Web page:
Because the Forex market is not a perfect place to try your luck, in “MASDAR INV” we always recommend for our clients that they acquire a basic understanding of the Forex market and the factors affecting the prices of various currency pairs before they start trading.

In general, the price movements in the Forex market are either due to fundamental factors or technical factors, in this article we go through the basics of the fundamental factors to help you in understanding the market properly.

  • Political conditions.
  • Actual cash flows, such as cash flows which related to imports and exports, mergers and acquisitions, as well as expectations about cash flows.
  • Banking regulations which severely affect the prices of currency pairs in the Forex market.
  • Important news which is released to the public on a regular basis at specific dates and times, which include:
    1.Monetary policies as posed by central banks.
    2.Economic conditions which are generally indicated through economic reports such as GDP growth, inflation, unemployment rate, relative interest rates, deficit or surplus in the budget and trade, consumer confidence, and so on.


Internal and global political conditions and events heavily affect the currency market, as currency exchange rates are strongly affected by political instability, for example prior to the elections, with the expectations towards the new ruling party, as political changes and political instability can have negative effect on the economy of a nation, as can the events in a country or region cause a negative or positive reaction in other nearby countries, and therefore those events can influence currencies pairs.


Major mergers and acquisitions among companies can create a temporary increase in the demand for a particular currency, which drives the currency to rise, trade flows between countries paints a picture of the demand for goods and services, which also reflects the level of demand for the currencies of different countries, as the surplus or deficit reflects the commercial competitiveness of the state’s economy, large trade deficits, for example, means that imports are greater than exports, leading to a negative impact on the country’s currency.


  • Fiscal policy: it is the way the government chooses for the management of revenues from taxes and so on, compared with expenditures of spending on health, education and defense. The difference between both is called either governmental surplus or deficit, and the currency of each country usually has negative sensitivity to the increase of the governmental budget deficit, and a positive sensitivity to the increase of surplus.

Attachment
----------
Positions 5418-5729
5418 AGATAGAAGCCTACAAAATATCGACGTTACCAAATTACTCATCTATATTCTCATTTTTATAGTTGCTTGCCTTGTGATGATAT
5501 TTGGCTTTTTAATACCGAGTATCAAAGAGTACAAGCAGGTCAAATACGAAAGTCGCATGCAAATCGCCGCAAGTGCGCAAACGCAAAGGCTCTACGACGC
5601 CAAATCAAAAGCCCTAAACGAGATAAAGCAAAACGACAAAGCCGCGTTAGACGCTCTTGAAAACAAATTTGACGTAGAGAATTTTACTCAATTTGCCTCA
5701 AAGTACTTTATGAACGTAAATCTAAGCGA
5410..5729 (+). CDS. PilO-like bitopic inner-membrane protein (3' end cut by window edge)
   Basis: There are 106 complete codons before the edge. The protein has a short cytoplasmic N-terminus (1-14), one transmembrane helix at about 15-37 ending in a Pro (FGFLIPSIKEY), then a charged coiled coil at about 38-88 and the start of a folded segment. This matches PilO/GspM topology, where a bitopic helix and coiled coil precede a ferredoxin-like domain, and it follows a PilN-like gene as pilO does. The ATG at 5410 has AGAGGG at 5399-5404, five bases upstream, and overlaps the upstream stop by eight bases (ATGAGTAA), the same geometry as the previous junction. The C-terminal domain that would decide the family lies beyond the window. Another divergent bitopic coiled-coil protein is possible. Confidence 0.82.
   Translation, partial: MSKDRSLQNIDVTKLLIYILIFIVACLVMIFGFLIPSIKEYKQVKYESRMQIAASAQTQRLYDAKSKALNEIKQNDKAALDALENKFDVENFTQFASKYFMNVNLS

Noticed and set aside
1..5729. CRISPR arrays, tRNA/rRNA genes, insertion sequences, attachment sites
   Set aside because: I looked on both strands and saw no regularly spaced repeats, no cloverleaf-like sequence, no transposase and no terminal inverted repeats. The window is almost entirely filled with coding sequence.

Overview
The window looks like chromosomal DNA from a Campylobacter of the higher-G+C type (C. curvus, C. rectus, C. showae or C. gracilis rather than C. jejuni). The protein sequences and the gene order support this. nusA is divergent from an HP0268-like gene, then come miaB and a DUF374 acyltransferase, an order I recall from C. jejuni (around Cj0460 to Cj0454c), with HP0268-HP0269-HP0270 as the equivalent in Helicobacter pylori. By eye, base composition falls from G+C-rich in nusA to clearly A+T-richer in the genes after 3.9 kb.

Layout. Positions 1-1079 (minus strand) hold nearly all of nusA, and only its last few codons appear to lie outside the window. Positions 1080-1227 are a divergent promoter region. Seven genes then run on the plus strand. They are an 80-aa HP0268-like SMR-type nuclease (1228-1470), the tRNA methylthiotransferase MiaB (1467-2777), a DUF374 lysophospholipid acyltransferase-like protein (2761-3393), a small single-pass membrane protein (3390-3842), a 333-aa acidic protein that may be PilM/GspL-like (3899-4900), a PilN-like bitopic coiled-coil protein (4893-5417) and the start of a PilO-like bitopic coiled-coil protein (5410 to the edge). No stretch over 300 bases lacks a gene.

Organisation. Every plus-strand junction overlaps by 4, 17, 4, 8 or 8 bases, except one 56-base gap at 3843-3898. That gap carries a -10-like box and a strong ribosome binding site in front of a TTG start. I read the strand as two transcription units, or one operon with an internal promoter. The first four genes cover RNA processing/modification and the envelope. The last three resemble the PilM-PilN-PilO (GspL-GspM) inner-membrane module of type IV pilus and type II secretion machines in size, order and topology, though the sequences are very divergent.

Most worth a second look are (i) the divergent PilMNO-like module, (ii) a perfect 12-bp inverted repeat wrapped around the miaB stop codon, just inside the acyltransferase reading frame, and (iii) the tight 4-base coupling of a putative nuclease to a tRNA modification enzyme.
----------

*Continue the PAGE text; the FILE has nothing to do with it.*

• Monetary policy: it is the way in which the central bank influences the amount of money supply, as well as the cost of money. The cost of money is reflected by the interest rate of the currency, while the money supply is managed by the ability of the central bank to sell or buy government bonds. High real interest rates (which are official interest rates minus inflation) represent an attraction factor for capital investment, resulting in the rise of the currency. The level of interest rates also affects the local economy as the higher interest rates slow down economic growth. In times of slowing economic growth and falling inflation, central banks tend to reduce interest rates to help growth to return to the desired level. While adding more money to the market through the purchase of government bonds helps the economy to grow and increases inflation, on the other hand, the reduction of the money supply by selling government bonds slows down both economic growth and inflation.


There are a lot economic statistics, which are issued on a weekly or monthly basis and are usually followed closely by traders as they also predict the potential results, which can cause a reaction to the real results, to wither the results were better or worse than the expected level, leading to a rise or a decline in the market, and the most important of those statistics are:

  • The level of inflation: currencies usually tend to decline if inflation, or if the level of inflation is tending to rise, and this is because inflation reduces the purchasing power of the currency, and thus reduces the demand for it, but sometimes a currency may rise as inflation gets higher due to expectations that the central bank will increase short-term interest rates to counter the higher inflation.
  • Economic growth: reports such as GDP, employment levels, retail sales, the level of capacity utilization and others detail the level of economic growth and the extent of its strength in every country, and in general whenever the country’s economy stronger, the better it is for the currency of that country, and while economic reports reflect economic policy, some economic reports may have a low or doubtful impact, as some reports may become important to decide the market psychology, and have an immediate impact on the market movements in the short term, on the other hand, the reports which have sustainable effects on the market can change with time, In recent years, for example, unemployment reports, trade balance and inflation became the most important reports in the market.